Lepore’s book is not a conventional narrative history of the war.5 To be sure, it contains a four-page chronology of the war and here and there dwells on particular incidents during it. But the book neither tells the story of the war nor tries to analyze systematically its causes and consequences. Instead, Lepore, who is assistant professor of history at Boston University, has written a meditation on the war, a series of reflections and speculations on what the war meant not only for the English and the Indians of the seventeenth century but also for their heirs in the nineteenth and twentieth centuries. If there can be such a thing as postmodern history, perhaps this book can be best understood as an example of it. In the new postmodern world historians do not recount events and tell stories. Instead, they muse and ponder over the stories and accounts of events that others have told, or, as in the case of the Indians, have not told. In Lepore’s history the writing about the war became as important as the waging of it. As she says, “War is a contest of words as much as it is a contest of wounds.”

In this sort of postmodern history, culture becomes everything and political, social, and economic forces do not count for much. Lepore never really explains why the Indians rose up in rebellion when they did. She tells us nothing about the development of the Puritans’ economy in the several decades of settlement preceding the war and never mentions the extent to which the English were exploiting Indian labor, in many cases bonded Indian labor. Nor does she emphasize the fact that this was not a war of whites against Indians but one in which whites and their Indian allies fought Indians; indeed, on a per capita basis more Indian than Puritan soldiers fought to put down Philip’s rebellion.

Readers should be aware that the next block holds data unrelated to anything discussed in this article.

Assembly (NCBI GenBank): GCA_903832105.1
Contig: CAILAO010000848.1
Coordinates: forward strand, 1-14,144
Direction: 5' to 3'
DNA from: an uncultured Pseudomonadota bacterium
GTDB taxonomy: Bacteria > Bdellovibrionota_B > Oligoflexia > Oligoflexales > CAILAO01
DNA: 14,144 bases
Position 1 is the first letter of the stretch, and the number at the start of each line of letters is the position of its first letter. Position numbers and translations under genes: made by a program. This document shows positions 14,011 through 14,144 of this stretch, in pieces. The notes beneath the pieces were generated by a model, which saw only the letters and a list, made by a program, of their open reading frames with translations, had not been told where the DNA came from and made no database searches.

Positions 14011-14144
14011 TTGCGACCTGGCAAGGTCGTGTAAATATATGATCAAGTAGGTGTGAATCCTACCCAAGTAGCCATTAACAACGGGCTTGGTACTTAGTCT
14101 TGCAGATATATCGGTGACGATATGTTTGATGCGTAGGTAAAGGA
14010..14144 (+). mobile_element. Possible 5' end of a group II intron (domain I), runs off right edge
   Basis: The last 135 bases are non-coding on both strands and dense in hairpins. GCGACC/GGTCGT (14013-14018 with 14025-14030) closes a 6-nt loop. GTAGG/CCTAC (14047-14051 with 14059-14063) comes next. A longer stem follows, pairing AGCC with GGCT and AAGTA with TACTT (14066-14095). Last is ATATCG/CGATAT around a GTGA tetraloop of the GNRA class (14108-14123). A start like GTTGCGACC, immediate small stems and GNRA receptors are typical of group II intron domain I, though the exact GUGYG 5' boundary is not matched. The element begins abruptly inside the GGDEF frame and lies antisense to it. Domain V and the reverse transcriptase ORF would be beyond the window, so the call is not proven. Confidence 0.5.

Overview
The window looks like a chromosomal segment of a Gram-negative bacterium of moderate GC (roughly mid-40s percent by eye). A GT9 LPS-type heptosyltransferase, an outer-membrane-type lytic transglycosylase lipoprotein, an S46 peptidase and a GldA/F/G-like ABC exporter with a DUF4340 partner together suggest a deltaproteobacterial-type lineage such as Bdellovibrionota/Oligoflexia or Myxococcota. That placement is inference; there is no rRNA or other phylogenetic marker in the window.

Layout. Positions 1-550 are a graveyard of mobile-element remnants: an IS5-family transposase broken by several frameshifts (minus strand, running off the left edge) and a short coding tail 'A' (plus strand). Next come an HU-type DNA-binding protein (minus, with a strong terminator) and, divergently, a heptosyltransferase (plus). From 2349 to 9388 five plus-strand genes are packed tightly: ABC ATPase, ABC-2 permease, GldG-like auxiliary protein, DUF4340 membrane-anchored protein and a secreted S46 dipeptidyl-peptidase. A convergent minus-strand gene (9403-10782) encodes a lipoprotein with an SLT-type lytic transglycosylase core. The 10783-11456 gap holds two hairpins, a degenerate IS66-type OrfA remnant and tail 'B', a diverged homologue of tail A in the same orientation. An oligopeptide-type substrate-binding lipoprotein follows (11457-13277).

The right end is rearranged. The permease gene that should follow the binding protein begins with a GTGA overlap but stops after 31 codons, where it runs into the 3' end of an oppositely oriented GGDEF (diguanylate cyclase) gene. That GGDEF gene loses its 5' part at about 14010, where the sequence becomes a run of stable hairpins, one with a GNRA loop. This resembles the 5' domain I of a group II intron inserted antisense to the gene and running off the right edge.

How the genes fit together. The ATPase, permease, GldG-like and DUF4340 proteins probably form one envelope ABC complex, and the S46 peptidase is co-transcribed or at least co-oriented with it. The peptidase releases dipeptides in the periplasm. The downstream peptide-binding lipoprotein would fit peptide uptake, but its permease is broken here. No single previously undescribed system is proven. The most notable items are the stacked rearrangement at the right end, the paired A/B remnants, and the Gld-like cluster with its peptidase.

Instead of composing a traditional historical account of the war, Lepore reflects on the ways people wrote about it. Hers is a history sparing of events but rich in imagination, in moral ruminations about the meaning and justice of war, and in literary and cultural theory. Indeed, rarely has a work of history stressed the dependence of reality on texts as much as this one. Lepore is less interested in happenings than in their symbolic meaning. Metaphors and images overwhelm simple statements of fact, and nothing is as it may seem on the surface. Because Lepore believes that King Philip’s War was very much about language and suggests many sorts of allegories, in some sense, she says, it has never ended. “In other times, in other places, its painful wounds would be reopened, its vicious words spoken again.”

Lepore spends a half-dozen pages in the preface explaining why she calls the conflict “King Philip’s War.” This is no easy matter, since that title is, as scholars say these days, much “contested.” Some think it should be called a “Puritan Conquest.” Others want to call it “Metacom’s Rebellion,” which more accurately refers to Philip by his Algonquian name and properly celebrates Indian resistance. Besides, Philip was not a king but a sachem. “War” is the most disputed of the terms. Even some of the Eng-lish colonists, as the Puritan historian William Hubbard declared in 1677, thought that the “Massacres” and “barbarous inhumane Outrages” of the conflict were too base and ignoble to deserve “the Name of a War.” As a recognition of “the importance of language” in understanding war, Lepore has used Hubbard’s phrase as a title for her “own set of words about war.”